From Wiktionary, the free dictionary
Jump to navigation Jump to search


Alternative forms[edit]


From Middle English confidence, from Latin cōnfīdentia (possibly via Old French confidence), from cōnfīdō (believe, confide in) from con- (with) + fīdō (trust).

Morphologically confide +‎ -ence.


  • enPR: kŏn'fĭdəns
    • (UK) IPA(key): /ˈkɒn.fɪ.dəns/
    • (US) IPA(key): /ˈkɑn.fɪ.dəns/
      • (file)


confidence (countable and uncountable, plural confidences)

  1. Self-assurance.
  2. A feeling of certainty; firm trust or belief; faith.
    I tell you this in the strictest confidence.
    • 1611, The Holy Bible, [] (King James Version), London: [] Robert Barker, [], →OCLC, Psalms 118:8–9:
      It is better to truſt in the Lord : then to put confidence in man. / It is better to truſt in the Lord : then to put confidence in Princes.
    • 1956, Arthur C. Clarke, The City and the Stars, page 39:
      Khedron hesitated for a moment, wondering how far he should take Jeserac into his confidence. He knew that Jeserac was kindly and well-intentioned, but he also knew that he must be bound by the same taboos that controlled everyone on Diaspar.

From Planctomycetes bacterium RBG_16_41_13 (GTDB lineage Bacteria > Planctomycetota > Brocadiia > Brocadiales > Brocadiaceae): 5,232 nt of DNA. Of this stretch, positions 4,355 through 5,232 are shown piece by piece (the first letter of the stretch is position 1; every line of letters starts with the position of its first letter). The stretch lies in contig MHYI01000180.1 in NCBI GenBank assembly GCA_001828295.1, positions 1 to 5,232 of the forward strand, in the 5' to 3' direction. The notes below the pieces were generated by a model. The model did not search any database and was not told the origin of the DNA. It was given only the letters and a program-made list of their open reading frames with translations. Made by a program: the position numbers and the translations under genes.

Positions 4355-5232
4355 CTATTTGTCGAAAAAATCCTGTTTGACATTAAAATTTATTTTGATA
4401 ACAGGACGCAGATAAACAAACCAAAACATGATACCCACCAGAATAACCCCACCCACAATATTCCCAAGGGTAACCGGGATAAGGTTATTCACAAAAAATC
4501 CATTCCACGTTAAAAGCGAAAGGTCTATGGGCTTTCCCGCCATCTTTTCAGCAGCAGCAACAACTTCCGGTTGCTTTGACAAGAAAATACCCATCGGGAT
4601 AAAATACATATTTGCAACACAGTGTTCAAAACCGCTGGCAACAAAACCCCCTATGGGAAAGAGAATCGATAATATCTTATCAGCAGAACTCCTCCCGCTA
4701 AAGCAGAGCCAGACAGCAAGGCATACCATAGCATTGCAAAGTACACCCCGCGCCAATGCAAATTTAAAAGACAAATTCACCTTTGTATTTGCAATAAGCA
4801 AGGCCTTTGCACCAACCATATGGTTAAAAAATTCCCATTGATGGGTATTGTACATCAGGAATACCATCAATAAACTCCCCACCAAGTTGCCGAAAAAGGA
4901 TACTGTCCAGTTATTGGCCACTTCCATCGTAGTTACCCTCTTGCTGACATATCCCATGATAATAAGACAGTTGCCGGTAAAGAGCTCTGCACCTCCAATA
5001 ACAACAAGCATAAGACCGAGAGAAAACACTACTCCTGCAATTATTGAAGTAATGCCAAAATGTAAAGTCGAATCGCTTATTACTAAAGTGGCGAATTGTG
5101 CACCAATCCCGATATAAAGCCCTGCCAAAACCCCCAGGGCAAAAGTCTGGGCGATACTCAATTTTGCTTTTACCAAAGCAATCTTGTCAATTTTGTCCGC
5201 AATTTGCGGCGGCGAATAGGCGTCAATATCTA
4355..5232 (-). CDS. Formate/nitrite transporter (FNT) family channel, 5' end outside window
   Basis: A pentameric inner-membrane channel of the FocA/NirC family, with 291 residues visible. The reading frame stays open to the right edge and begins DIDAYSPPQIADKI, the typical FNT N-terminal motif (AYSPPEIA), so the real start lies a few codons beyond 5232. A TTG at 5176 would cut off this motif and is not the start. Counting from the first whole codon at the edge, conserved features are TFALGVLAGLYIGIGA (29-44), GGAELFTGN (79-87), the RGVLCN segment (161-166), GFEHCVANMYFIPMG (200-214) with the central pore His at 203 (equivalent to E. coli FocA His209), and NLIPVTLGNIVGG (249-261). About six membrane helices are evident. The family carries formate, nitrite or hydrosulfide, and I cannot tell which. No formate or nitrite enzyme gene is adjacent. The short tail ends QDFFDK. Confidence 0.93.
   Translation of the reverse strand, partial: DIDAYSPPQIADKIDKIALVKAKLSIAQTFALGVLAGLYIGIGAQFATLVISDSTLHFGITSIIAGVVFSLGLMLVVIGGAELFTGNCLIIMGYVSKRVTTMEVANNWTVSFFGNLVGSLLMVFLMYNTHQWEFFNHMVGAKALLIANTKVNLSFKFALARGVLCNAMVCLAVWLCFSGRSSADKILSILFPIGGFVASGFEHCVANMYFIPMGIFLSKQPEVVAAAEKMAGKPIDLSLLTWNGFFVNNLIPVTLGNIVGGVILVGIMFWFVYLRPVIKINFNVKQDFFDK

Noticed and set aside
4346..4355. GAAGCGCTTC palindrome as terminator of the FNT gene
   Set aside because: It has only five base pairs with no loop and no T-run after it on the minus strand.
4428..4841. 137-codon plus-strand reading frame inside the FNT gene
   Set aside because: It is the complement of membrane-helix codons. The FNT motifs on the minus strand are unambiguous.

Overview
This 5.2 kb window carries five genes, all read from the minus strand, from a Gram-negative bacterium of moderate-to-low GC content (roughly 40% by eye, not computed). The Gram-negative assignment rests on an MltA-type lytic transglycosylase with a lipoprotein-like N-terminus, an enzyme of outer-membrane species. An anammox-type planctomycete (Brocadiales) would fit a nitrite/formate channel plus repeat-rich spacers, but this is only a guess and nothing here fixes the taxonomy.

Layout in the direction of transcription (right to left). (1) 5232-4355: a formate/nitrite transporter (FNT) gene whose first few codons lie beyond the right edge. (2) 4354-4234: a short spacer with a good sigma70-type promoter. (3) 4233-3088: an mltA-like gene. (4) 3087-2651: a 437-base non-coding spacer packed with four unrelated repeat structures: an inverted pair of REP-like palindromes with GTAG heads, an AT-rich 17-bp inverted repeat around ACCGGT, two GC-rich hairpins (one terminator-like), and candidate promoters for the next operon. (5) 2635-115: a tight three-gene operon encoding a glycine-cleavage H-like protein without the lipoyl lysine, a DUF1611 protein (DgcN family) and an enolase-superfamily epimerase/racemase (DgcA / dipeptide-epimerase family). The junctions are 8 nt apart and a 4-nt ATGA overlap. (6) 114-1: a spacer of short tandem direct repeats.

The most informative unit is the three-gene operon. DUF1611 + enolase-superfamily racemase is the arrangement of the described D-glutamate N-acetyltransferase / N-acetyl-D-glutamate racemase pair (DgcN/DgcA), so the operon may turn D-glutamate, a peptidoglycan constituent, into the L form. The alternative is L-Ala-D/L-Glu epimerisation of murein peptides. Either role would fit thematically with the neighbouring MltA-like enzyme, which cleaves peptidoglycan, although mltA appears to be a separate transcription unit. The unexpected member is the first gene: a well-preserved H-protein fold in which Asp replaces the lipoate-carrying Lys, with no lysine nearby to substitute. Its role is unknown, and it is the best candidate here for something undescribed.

• 2006, Edwin Black, chapter 1, in Internal Combustion[1]:
      But electric vehicles and the batteries that made them run became ensnared in corporate scandals, fraud, and monopolistic corruption that shook the confidence of the nation and inspired automotive upstarts.
  3. Information held in secret; a piece of information shared but to thence be kept in secret.
    • 1899 February, Joseph Conrad, “The Heart of Darkness”, in Blackwood’s Edinburgh Magazine, volume CLXV, number M, New York, N.Y.: The Leonard Scott Publishing Company, [], →OCLC, part I, page 201:
      In the course of these confidences it became quite plain to me I had been represented to the wife of the high dignitary, and goodness knows to how many more people besides, as an exceptional and gifted creature - a piece of good fortune for the Company - a man you don’t get hold of every day.
  4. (dated) Boldness; presumption.


Derived terms[edit]

Related terms[edit]


The translations below need to be checked and inserted above into the appropriate translation tables. See instructions at Wiktionary:Entry layout § Translations.




Borrowed from Latin cōnfīdentia. Doublet of confiance.



confidence f (plural confidences)

  1. confidence, secret

Related terms[edit]

Further reading[edit]